I read this story some 30 years ago and its message stays with me. Nasruddin’s stories originated from the Turkic regions some 700 years ago. He was a religious jester – sowing the seeds of truth through jokes and parodies. His stories were famous and adopted in a number of countries for the passing on of spiritual truths. Spirit jesters were often pictured as sitting backwards on a donkey or horse.
Lost Key Story
A man is walking home late one night when he sees an anxious Mulla Nasruddin down on all fours, crawling on his hands and knees on the road, searching frantically under a streetlight for something on the ground.
“Mulla, what have you lost?” the passer-by asks.
“I am searching for my key,” Nasruddin says sounding very anxious.
“I’ll help you look,” the man says and joins Mulla Nasrudin in the search. Soon both men are down on their knees under the streetlight, looking for the lost key. After some time, the man asks Nasrudin, “Tell me Mulla, do you remember where exactly did you drop the key?”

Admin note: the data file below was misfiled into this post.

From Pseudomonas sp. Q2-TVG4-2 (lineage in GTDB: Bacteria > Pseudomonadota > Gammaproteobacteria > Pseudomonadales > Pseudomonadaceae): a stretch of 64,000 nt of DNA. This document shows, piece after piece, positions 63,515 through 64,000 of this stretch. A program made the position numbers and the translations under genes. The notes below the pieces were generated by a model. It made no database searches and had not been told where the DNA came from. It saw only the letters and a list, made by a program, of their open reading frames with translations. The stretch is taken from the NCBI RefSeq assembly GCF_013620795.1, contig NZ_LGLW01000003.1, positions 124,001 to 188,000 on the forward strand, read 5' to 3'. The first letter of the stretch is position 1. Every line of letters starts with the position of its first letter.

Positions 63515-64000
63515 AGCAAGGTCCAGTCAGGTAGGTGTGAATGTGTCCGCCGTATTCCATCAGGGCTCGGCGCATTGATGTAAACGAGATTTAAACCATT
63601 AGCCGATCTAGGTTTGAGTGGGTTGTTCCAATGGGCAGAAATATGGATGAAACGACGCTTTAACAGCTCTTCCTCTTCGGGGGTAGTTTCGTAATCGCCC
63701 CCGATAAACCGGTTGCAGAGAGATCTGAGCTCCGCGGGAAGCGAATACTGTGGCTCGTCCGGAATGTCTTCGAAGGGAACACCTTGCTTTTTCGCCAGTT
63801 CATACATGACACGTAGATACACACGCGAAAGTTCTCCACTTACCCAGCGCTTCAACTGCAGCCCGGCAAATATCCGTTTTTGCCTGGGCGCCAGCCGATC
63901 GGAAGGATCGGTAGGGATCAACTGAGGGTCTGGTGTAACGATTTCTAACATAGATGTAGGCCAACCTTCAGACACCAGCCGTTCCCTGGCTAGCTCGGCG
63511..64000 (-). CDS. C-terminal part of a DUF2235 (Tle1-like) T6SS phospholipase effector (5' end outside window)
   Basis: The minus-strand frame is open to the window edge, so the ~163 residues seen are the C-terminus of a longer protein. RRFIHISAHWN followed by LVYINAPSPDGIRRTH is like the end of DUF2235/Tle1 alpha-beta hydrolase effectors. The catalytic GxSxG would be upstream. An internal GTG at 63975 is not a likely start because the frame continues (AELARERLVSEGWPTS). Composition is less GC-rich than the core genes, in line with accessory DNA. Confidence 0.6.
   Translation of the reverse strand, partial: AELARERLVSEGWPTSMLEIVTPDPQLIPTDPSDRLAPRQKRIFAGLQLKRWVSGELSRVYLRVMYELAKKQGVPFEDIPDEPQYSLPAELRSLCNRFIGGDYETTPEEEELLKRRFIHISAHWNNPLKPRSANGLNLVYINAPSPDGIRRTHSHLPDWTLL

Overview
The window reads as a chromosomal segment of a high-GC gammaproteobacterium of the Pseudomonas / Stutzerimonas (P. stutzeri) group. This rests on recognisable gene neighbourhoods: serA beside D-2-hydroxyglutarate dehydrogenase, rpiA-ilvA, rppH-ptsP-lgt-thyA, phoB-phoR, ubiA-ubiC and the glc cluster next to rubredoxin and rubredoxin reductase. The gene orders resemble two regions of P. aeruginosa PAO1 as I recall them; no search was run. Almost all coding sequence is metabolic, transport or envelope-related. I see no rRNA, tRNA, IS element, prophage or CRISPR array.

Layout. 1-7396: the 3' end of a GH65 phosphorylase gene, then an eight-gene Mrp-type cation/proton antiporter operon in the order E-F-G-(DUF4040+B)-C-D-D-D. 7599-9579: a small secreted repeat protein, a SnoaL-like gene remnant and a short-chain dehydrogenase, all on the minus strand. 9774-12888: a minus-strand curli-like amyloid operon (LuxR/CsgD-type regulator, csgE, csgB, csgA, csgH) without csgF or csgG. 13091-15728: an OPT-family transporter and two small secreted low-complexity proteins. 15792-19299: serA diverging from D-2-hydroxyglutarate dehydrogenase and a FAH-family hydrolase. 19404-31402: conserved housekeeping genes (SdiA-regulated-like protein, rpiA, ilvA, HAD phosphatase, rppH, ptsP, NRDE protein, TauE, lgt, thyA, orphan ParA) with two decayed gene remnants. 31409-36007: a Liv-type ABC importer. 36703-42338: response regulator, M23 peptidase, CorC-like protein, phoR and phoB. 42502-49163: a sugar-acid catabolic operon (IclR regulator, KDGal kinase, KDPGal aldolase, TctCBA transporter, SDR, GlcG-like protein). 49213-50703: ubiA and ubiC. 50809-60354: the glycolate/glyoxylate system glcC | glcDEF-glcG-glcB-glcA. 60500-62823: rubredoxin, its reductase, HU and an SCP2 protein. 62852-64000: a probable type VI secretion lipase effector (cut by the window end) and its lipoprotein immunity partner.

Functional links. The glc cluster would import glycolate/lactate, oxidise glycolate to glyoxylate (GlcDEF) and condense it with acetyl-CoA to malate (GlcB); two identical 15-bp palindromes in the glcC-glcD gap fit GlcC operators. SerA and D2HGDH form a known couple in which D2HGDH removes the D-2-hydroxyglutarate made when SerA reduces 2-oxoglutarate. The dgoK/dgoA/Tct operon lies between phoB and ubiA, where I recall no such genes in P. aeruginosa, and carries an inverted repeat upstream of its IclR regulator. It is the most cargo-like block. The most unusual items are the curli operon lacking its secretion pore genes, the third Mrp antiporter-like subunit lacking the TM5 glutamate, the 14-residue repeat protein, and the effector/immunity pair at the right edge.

Nasrudin waves his arm back toward the darkness and says, “Over there, in my house. I lost the key inside my house…” Shocked and exasperated, the passer-by jumps up and shouts at Mulla Nasrudin, “Then why are you searching for the key out here in the street?”
“Because there is more light here than inside my house,” Mulla Nasrudin answers in a casual manner.
These stories are seen as having many meanings. Its message for me and many others is that the key or answers are to be found with the house of ourselves. It is a dark and confusing place to look, but keep looking and exploring. It is so easy to look outside in the light and see all the things that look like the solution, religious beliefs, opinions of others, material things, attachment to others gurus etc. There is no shortage of them.